Defendant’s Initial Disclosure Merely Indicating Potential Witnesses “May Have Information Regarding” Plaintiff’s Claim Insufficient Under Rule 26

The court granted plaintiff’s motion to compel defendant to amend its initial disclosures to more fully delineate relevant witnesses. “Plaintiff argues for the first time in her reply that ‘⁠[defendant’s] initial disclosures fail to provide enough information to allow Plaintiff to identify who, among the individuals identified, should be deposed. With this argument, belated as it is, the Court also agrees. . . . [F]or each individual . . . identified in its initial disclosure, [defendant] states that the individual ‘may have information regarding recruiting, hiring, and compensation practices for faculty’ of his or her respective department.’ With a few exceptions . . . the individuals are not differentiated from one another except by specialty or department. The list reflects no ‘reasonable inquiry.’ Although [defendant] need not narrow the number of individuals, the interests of justice demand that [defendant] provide an amended 26(a)(1)(A)(i) list that better indicates, based on the information reasonably available to it, the subjects to which the listed individuals may testify if presented at trial. The Court finds, in its discretion, that a more detailed description of the subjects of the information the listed individuals likely possess will adequately protect Plaintiff from ‘trial by ambush.'”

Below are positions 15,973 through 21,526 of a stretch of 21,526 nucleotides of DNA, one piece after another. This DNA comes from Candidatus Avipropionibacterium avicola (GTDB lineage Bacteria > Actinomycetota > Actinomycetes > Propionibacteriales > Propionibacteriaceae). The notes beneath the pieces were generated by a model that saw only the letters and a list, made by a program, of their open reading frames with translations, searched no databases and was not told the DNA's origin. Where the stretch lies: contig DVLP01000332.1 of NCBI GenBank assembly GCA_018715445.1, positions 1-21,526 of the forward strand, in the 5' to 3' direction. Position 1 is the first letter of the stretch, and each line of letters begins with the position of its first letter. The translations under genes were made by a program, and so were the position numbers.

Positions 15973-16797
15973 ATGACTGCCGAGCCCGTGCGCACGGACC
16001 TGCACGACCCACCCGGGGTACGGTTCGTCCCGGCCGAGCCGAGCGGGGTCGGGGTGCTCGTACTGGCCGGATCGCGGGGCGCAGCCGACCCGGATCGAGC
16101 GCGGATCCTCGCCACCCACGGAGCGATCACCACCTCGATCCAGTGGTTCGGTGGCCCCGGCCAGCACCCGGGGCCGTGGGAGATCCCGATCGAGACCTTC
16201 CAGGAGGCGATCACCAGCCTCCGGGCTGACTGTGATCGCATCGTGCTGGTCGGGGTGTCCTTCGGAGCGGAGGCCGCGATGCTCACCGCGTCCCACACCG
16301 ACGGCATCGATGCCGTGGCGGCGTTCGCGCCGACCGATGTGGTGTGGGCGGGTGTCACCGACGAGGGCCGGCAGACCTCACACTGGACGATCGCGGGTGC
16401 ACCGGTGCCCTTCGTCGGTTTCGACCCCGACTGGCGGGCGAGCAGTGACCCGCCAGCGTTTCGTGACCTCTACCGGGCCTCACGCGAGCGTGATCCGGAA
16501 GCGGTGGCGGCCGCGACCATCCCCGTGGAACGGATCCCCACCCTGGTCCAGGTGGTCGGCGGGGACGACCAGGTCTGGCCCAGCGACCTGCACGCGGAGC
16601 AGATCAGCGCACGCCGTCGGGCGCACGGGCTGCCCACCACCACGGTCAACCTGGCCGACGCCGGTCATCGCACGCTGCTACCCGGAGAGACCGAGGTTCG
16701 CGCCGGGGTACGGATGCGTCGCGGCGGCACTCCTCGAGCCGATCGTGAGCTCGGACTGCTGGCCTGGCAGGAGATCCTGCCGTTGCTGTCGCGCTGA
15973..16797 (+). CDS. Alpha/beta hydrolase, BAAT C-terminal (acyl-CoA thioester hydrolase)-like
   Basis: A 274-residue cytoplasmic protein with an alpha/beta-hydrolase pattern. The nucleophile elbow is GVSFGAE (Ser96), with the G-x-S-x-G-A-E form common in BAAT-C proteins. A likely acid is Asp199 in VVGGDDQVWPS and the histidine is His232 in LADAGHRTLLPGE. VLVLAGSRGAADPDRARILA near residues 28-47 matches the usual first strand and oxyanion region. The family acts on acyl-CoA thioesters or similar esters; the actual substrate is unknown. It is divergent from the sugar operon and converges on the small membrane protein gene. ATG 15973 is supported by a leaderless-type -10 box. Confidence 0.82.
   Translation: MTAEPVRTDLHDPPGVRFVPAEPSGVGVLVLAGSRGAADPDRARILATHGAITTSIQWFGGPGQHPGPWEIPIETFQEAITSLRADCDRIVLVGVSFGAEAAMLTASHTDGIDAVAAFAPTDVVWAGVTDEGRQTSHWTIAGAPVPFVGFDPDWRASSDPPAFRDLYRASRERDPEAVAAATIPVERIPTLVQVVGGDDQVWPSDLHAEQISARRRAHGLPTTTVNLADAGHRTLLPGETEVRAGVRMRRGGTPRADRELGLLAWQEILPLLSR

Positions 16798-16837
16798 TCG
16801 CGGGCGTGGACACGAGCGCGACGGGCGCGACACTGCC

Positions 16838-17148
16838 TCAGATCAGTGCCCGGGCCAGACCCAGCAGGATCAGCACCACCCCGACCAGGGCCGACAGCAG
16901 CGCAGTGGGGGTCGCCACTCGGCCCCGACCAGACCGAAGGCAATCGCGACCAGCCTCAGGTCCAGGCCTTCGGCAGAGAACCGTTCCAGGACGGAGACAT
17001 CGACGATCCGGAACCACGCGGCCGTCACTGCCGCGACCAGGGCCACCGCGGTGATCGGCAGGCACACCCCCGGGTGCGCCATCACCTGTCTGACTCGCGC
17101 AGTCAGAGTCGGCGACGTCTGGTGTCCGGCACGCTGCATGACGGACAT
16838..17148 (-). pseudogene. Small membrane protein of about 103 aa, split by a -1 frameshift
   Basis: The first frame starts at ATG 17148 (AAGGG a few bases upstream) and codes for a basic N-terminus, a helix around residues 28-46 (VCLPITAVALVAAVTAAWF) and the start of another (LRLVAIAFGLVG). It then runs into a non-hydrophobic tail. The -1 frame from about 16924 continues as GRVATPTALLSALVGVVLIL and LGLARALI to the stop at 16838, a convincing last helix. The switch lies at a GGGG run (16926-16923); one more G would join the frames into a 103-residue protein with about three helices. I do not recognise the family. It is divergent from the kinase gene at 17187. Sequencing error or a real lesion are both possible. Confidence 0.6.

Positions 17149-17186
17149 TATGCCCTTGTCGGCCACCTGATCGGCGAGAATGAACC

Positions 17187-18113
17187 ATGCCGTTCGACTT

Seaman V. Duke University et al, 1-15-cv-00462 (NCMD 2018-04-11, Order) (Joe L. Webster)

2018-04-13T12:19:02+00:00April 13th, 2018|Antitrust, Docket Report|